Design critic Alice Rawsthorn gave a lecture at the event Designing the Surface on 23 March 2017 that explored how our exposure to digital technology has transformed our perceptions of surfaces, in terms of their visual, tactile and political impact. Below the text of her lecture.
"Surface is a perverse word in any context. If you are described as having “scratched the surface” of something, you stand accused of being shallow, superficial, sketchy and of not having bothered to be as rigorous, thoughtful or thorough as you should have been. The word surface is particularly perverse when applied to design, because it reinforces all of the 19th and 20th-century clichés of design being a stylistic device, whose principal – if not only – impact is visual. Design is still routinely confused with styling, and described as “a visual medium”. It isn’t, of course. There is much, much more to it than that, but the stereotype has proved infuriatingly stubborn.
One problem is the weight of propaganda reinforcing the cliché. Not only does much of the marketing of consumer products depict design as a styling tool, but many of the most sophisticated design critiques of the 20th century did the same. Take Philip Johnson’s pioneering “Machine Art” exhibition at the Museum of Modern Art, New York in 1934. Or the cultural critiques of design by late 20th-century philosophers and historians like Roland Barthes, Jean Baudrillard and (my personal favourite) Reyner Banham. Or the work of the late 20th-century artists who interrogated design most adroitly, such as Richard Hamilton and Ed Ruscha. Subtle and incisive though their understanding of design was, their primary interest was to explore its impact on consumerism.
At the same time, the economic pressures imposed on industry to maximise the benefits of the economies of scale achieved through standardisation, and an arsenal of ever stricter health and safety regulations, ensured that many products of mass manufacturing became progressively blander, and more homogenous over the years. Think of the difference between the “perfect” forms of industrial reproductions of, say, the 1920s furniture designed by Eileen Gray or Charlotte Perriand, and the endearingly clumsy idiosyncrasies of the original pieces.
Or consider the outcome of the Dutch designer Hella Jongerius’s decade of research into the role of colour, texture and materials in the furniture manufactured by the Swiss company Vitra. Part of Hella’s research process has involved analysing those elements in vintage pieces starting with the Plastic and Aluminium Series of chairs designed by Charles and Ray Eames during the 1940s and 1950s respectively. Hella discovered that decades of tightening health and safety regulations and advances in materials technology had improved the chairs from a functional perspective, but had unintentionally made them appear duller and more uniform. One of the most popular upholstery fabrics, for example, was originally made from yarns composed of fibres in subtly different colours. Over the years, the colours of the fibres had gradually been homogenised, not because of an evil corporate plot, but to conform to new safety legislations. Hella designed new yarns to make the surfaces of the chairs look and feel livelier, more spirited and closer to the Eameses’ vision.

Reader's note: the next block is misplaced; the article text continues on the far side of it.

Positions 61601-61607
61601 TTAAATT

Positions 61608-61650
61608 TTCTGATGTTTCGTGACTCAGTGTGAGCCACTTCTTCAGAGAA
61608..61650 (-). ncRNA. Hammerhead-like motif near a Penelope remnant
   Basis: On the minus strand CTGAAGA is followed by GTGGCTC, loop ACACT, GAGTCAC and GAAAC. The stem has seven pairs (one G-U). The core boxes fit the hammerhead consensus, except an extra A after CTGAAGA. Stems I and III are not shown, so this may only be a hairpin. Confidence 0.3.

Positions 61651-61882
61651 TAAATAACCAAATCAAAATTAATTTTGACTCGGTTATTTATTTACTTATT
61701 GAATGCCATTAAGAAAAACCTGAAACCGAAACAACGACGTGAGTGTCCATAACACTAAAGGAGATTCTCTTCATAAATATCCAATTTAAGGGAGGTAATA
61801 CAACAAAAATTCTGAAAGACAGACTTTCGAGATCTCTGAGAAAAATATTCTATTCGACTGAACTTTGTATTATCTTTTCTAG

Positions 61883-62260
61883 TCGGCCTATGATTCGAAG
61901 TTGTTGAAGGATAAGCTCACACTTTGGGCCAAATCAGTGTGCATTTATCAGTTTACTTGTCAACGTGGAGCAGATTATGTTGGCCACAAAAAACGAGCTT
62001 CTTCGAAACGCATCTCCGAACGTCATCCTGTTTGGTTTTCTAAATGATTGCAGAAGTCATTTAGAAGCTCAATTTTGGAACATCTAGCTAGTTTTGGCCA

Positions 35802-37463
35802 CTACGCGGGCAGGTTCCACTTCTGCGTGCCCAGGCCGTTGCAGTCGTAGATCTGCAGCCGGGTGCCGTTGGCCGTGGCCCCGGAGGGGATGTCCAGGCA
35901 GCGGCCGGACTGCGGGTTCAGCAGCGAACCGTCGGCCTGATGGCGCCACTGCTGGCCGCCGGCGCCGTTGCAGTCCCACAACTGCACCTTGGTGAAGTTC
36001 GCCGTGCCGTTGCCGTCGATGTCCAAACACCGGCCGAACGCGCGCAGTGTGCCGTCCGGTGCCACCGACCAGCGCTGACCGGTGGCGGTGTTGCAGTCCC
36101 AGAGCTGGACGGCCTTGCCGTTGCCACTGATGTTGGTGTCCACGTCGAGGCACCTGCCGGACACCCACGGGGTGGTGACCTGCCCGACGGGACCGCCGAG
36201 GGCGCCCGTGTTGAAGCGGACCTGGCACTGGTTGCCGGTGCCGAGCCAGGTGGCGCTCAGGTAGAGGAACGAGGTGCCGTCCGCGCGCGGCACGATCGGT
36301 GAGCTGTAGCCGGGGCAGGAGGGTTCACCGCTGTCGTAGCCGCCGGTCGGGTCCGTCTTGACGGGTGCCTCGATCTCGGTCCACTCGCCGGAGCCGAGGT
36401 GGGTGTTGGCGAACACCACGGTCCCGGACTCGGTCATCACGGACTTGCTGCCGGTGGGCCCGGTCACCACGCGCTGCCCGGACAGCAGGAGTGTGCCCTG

But the concept of surface and design has changed more radically than this, largely because of the impact of digital technology on the way we perceive – and interpret – our surroundings. Let’s start with the visual dimension of surfaces, which has been transformed for a host of reasons. One is the distorting effect of white light on our perception of colour in the physical world. So far this is an issue that artists have tended to explore more vigorously than designers. The Irish-born artist Yuri Pattison investigated the impact of white light as part of his installation of a quasi-dystopian tech work space at Chisenhale Gallery in London in summer 2016.
Another factor is the impact of the erratic colour resolution on our computer screens on our perceptions of colour. A third is the influence of increasingly sophisticated digital renderings on our response to shape. Designers often complain that manufacturers put pressure on them to make actual products look “more like the rendering”, claiming that market research suggests consumers prefer this. One positive effect of this process is that the hideous retro skeuomorphic styling of the user interface symbols on our phone and tablet screens – that often identify apps with symbols of the very objects they are rendering obsolete, such as telephone handsets for call functions and paper envelopes for email – are being supplanted by so-called “flat” symbols. Not that the flat aesthetic is free from nostalgia, as it is inspired by mid-20th -century rationalist graphic design, but the references are at least less muddled.